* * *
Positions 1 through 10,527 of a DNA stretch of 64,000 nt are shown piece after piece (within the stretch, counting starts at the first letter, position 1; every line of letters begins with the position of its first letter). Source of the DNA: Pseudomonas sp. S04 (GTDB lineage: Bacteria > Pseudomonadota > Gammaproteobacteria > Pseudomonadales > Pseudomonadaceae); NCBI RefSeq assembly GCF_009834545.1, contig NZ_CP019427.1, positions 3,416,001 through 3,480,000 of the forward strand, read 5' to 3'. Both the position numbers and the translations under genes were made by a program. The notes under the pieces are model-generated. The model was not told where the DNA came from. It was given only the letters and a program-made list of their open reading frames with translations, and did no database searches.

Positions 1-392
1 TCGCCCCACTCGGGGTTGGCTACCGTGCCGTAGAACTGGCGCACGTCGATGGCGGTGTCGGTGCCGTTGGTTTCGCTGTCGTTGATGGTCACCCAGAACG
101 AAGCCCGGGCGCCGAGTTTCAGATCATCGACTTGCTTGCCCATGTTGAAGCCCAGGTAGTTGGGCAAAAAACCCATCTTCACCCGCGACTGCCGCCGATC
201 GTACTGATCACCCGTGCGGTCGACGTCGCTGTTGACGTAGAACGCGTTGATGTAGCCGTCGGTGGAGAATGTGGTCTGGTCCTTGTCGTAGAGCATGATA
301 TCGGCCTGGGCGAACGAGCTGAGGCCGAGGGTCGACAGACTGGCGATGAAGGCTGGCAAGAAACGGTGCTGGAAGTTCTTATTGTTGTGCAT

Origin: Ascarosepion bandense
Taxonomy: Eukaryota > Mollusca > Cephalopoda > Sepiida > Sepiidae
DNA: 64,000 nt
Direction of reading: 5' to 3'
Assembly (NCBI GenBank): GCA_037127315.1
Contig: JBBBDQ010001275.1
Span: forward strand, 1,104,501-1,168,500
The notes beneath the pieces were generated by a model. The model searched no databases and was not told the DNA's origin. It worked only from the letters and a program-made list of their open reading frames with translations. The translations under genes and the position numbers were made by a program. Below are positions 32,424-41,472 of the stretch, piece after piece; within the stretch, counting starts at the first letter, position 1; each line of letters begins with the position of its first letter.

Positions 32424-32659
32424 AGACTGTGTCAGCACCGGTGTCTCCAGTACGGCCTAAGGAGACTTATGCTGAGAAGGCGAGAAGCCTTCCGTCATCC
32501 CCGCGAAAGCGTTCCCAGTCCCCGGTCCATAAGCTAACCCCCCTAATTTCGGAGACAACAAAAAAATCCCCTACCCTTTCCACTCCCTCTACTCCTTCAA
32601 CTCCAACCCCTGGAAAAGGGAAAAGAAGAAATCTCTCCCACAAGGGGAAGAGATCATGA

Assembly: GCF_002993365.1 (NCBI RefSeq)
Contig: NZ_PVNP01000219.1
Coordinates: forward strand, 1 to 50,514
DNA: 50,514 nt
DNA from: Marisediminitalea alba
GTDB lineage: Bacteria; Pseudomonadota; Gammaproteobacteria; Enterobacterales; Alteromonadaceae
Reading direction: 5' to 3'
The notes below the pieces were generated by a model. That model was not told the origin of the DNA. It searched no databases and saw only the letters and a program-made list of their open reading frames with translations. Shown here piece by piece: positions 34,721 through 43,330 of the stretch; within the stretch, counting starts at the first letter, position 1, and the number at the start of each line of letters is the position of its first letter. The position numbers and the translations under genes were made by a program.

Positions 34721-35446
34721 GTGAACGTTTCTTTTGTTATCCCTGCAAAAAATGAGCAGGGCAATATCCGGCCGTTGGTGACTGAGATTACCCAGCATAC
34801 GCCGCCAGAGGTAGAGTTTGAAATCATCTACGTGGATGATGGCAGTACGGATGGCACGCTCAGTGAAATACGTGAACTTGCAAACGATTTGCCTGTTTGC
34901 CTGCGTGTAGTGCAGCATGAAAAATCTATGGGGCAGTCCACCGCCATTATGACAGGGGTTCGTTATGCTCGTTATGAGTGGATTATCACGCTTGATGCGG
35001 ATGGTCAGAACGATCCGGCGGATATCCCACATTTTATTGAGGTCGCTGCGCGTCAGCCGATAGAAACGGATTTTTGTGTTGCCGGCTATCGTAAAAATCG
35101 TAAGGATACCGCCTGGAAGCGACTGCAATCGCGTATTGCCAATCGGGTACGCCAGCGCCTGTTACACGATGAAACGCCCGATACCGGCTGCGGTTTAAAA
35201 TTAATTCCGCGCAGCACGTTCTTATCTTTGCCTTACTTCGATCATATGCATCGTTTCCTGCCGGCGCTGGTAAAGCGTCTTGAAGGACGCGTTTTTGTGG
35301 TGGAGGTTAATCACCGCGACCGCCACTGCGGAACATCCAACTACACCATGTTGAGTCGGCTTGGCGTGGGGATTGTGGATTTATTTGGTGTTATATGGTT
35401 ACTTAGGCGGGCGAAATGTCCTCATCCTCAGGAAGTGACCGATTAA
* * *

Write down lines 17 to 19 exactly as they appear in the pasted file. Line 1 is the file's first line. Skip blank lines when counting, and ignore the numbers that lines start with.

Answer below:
32501 CCGCGAAAGCGTTCCCAGTCCCCGGTCCATAAGCTAACCCCCCTAATTTCGGAGACAACAAAAAAATCCCCTACCCTTTCCACTCCCTCTACTCCTTCAA
32601 CTCCAACCCCTGGAAAAGGGAAAAGAAGAAATCTCTCCCACAAGGGGAAGAGATCATGA

Assembly: GCF_002993365.1 (NCBI RefSeq)